“When the Republicans defeated the Mexican army at Morales, everyone knew it was only a matter of time before Mexico tried again. They realized our little breakaway estado could only be held by force. Force means men. So they encouraged homesteading to grow the population. They tried various policies for a few years but nothing worked. Everyone wanted to go to California instead. Finally President Jordan discovered the writings of a French philosopher named Bastiat. This philosopher advocated free exchange. No taxes. No tariffs. No customs. A strictly confined government. ‘Law is organized justice,’ said the philosopher — anything beyond that is perversion. So they scrapped everything and started over with a new constitution based on his writings and principles. They advertised it in all the eastern newspapers. Cheap land. Live tariff free. Women can vote. And where there are women, there are men and soon enough children who grow up to defend against Mexico. Then there weren’t enough branches in the trees to beat back the settlers.”

“But how do you pay for the judges and the marshals? Who builds the courthouses?”

“The philosopher wasn’t against taxes so much as their unfair and arbitrary application,” said Valasquez. “So to keep everyone honest, there are none to begin with. Citizens can make donations. But that’s exactly how Jordan managed to convince his caudillo supporters to agree to the constitution. It meant only self-sufficient people could afford to be judges and marshals.”

“Only the wealthy, you mean.”

“How is that worse than America?”

Alien Space Bats maybe, but I’ve often wondered why banana-republic rebellions usually take such a distinctly left-hand turn. The answer, I suppose, is Marxism’s empty pledge to eliminate the elite classes, a mistake based on the assumption that class derives from economic systems rather than being a natural by-product of state-level civilization.

In any event, “Rio Grande” isn’t for or against libertarianism so much as it is a stab at that most pernicious of modern ideologies, utopianism. Earlier this week at Reason.com, author Anne Fortier noted the power of historical fiction:

To the freedom-friendly novelist, one further advantage of historical fiction is that the entire history of mankind is jam-packed with tragic examples of what Hayek called “the fatal conceit” and the corrupting effects of power — especially state power.

It’s worth reading her whole essay, though I’m not sure what business Fortier has throwing speculative fiction under the bus after writing a whole book about a mythological matriarchy (for all of her self-satisfaction, it seems Fortier hasn’t learned that genre — the difference of where you’re shelved in the bookstore — is simply packaging). But she’s right: history shows that power disparities are inevitable once a certain complexity of social organization is reached, and the key is not a false promise of eradicating those disparities but rather blunting power so that it does the least harm.

You can purchase the whole anthology here — I’m happy to report the Kindle edition has seen a steady burn of sales since its release — or read my complete story for free here. And if you enjoyed the antho, please leave a review at Amazon or Goodreads.

 

The Gao of Bill

Heartless Gao Walks Number Nine Hell.Never heard of Bill Ward? It’s your loss, though understandable. Despite having appeared in such pubs as Howard Andrew Jones’s Flashing Swords, Heroic Fantasy Quarterly, Kaleidotrope, and enough anthologies to burst an equort’s saddlebags, Ward remains shamefully underrated and unknown in the genre community.

Part of the handicap lies in the fact that as a short-story writer much of his work has appeared on paper rather than Paperwhite, which in modern times cockblocks discovery. Recently though, Bill collected and re-published his fiction as five e-books, each affordably priced at $3.99. Such value!

Interestingly my short story backlist sort of naturally fell into 30k-ish sized chunks of themed stories. There are two collections that are mostly heroic fantasy, sword & sorcery, or dark fantasy, those being ‘The Last of His Kind and Other Stories’ and ‘Mightier Than the Sword and Other Stories.’ ‘Heartless Gao Walks Number Nine Hell and Other Stories’ collects mostly ‘mythic’ type pieces, stories that are written in a style more akin to fables or legends. I also had enough for two science fiction collections, divided roughly into ‘naughty’ and ‘nice.’ On the naughty side we have ‘Named in Blood and Other Stories’ which is darker, grimmer stuff; ’20,000 Light Years to Lilliput and Other Stories’ is a funnier collection, less serious, and a bit more all over the place genre-wise.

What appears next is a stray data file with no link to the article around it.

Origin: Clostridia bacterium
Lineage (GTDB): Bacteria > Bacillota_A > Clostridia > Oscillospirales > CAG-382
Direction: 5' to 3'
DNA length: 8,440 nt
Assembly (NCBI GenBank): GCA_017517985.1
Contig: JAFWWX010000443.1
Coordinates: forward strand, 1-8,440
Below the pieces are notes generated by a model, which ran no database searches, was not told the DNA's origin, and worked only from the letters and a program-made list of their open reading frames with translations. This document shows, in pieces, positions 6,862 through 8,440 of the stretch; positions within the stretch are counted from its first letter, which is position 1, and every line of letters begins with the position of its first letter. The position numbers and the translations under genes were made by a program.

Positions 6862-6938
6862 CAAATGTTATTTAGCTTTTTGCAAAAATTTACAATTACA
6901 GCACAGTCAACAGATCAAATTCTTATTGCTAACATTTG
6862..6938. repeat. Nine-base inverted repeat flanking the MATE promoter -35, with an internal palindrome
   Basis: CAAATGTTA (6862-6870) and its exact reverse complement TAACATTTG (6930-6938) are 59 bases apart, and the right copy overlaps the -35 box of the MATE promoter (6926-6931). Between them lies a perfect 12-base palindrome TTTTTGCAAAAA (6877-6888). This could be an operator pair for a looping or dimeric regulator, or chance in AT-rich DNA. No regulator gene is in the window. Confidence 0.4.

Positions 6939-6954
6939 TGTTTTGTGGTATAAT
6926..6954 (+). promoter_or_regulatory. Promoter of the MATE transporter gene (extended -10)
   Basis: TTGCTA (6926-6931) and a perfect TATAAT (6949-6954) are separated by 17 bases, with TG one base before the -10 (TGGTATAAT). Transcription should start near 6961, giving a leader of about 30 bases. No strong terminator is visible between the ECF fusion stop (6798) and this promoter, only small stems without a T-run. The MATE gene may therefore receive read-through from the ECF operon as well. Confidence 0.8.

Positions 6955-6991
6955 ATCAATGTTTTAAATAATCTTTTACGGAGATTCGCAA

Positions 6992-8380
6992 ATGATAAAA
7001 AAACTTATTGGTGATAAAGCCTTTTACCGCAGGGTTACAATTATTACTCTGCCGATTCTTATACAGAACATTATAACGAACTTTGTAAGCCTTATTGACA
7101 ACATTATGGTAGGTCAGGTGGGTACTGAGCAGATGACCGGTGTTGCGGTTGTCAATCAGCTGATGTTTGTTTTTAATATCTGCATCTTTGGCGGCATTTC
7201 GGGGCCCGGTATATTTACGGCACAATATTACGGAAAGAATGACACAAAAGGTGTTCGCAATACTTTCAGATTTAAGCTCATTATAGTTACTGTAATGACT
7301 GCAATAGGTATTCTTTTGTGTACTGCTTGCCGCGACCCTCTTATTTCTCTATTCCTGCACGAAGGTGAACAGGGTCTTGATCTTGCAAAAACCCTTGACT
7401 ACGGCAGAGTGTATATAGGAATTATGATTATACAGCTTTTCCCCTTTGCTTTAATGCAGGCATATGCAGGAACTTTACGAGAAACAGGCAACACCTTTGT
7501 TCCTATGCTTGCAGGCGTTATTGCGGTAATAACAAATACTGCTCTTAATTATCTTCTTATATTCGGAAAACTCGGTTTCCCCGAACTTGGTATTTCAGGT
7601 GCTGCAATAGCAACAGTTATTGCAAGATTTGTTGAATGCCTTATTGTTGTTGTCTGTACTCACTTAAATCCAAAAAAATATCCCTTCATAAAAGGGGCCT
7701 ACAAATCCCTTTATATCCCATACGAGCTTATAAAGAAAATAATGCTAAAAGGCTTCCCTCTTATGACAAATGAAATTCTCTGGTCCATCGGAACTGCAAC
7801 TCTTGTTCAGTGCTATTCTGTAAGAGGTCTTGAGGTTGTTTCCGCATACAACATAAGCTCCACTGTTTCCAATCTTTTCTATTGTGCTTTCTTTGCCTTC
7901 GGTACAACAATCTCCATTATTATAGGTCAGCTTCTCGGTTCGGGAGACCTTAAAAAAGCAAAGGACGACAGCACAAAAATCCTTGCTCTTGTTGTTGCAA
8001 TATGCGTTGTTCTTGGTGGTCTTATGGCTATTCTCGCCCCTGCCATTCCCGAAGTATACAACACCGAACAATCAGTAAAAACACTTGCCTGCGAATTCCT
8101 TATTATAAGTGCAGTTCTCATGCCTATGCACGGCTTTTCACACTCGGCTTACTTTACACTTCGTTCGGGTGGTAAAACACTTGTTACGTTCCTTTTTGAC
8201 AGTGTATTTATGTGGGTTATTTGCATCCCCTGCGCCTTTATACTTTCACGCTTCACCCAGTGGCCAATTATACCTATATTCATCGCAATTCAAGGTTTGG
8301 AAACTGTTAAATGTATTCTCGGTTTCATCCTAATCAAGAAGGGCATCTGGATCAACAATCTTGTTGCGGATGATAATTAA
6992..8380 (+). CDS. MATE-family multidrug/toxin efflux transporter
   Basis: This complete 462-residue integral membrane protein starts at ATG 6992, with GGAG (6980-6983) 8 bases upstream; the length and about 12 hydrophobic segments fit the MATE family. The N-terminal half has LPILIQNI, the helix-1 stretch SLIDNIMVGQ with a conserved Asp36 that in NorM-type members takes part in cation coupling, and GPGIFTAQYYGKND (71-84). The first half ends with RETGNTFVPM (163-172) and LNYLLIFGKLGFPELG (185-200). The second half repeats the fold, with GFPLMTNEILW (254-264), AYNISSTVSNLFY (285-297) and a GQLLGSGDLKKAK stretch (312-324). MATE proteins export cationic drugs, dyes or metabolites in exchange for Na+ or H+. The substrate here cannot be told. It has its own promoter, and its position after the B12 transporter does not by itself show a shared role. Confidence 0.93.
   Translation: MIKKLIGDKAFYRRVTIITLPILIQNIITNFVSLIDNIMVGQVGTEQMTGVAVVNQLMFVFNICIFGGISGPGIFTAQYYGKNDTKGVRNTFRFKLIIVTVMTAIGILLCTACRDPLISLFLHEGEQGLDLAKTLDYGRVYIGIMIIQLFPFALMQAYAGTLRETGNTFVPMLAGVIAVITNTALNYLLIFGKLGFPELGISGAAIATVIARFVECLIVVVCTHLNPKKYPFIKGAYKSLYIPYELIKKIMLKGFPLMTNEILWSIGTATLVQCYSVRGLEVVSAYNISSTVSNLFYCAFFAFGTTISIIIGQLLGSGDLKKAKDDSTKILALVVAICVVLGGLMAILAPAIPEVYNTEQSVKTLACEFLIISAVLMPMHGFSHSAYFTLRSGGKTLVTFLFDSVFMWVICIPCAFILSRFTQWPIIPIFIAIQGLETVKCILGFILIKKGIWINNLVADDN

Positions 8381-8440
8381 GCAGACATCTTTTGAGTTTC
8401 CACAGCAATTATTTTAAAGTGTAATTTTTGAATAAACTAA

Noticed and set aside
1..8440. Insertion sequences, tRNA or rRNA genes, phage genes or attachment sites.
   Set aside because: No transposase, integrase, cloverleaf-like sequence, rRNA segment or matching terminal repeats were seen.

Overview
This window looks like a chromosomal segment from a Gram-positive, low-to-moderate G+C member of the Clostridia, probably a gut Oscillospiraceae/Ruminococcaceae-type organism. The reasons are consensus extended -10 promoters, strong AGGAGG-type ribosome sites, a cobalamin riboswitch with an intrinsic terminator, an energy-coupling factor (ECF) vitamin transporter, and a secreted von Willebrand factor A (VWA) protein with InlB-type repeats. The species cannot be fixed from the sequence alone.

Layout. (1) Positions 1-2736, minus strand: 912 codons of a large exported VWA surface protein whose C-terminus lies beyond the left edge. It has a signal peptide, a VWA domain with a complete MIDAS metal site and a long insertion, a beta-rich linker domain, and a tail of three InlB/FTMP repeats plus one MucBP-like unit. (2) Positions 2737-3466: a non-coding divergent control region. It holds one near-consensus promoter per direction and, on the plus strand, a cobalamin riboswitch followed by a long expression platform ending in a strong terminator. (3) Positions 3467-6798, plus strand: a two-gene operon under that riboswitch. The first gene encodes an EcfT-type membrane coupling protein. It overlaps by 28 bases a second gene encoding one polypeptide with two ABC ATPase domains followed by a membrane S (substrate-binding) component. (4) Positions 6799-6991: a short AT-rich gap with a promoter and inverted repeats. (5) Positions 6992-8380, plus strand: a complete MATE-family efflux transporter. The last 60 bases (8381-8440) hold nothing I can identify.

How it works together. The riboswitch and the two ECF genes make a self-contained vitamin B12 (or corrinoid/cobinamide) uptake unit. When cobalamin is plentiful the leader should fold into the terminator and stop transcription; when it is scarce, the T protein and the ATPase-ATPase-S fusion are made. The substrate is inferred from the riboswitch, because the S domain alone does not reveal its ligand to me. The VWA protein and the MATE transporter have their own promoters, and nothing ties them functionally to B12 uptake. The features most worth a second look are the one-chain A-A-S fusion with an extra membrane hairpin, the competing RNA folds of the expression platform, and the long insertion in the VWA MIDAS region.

Having previously purchased a copy of Heartless Gao (which at that point only contained the titular story), Bill sent me a copy of the expanded Heartless Gao Walks Number Nine Hell and Other Stories. Included are nine fantasies set in days of yore. Lust for wealth and the daughters of oracles drowns whole Hyperborean landscapes in “The Wroeth’s Grinding Bowl” and “The Old Man and the Mountain of Fire,” while Irish legends echo in “The Midnight Maiden” and “When They Come to Murder Me.” The Aesopic “How Antkind Lost Its Soul” satirizes corporate cubicle-copia; likewise, the repentant soldier-turned-monk Heartless Gao takes on the bureaucracy of a Chinese afterlife in the very clever and very worthwhile namesake tale. My favorites are the collection’s two bookends, “Gandolo of the Watchful Eye” and “Crow: A Triptych,” the first a rich sardonicism combining the best of Clark Ashton Smith and Fritz Leiber’s Lankhmar, the other an arc reaching from classical Greece to post-apocalypticism.

I wish Bill would write more, especially in the “Gandolo” style. His dry humor is rare among fantasists (you can hear the laugh track when most writers combine labyrinths and levity) and his stories are almost always whole narratives — you know, those things with beginnings and middles and conclusions — rather than the pretty scenes strung together in literary ostentation seen so commonly in the pro markets. Please consider this humble recommendation when spending your Christmas Kindle gift cards.

Barbary Etymology

Whilst combing the internets, I happened upon this kind review of my story, “Barbary:”

Despite some odd word choices (geezer), Kuhl vividly evokes a dissipated waterfront atmosphere… And, as a pipe-smoker myself, I raise my Peterson to the author who has written an authentic horror story which works through artifacts rather than artifice, and which delights and surprises throughout. This is the first Jackson Kuhl story I’ve had the pleasure to read and, I hope, not the last. Well worth investing in a copy of this issue of Black Static to read Barbary alone.

Much of the language used in “Barbary” was researched to prevent anachronism but apparently I didn’t dig deep enough. While “geezer” does hail from the early 1880s — the same decade in which the story is set — it derives from the word “guiser,” slang for someone who dressed eccentrically. Only later did it become a pejorative for senior citizen, which is how it’s used in the story. Mr. McEvoy is correct to bean me for it. Now somebody get me rewrite!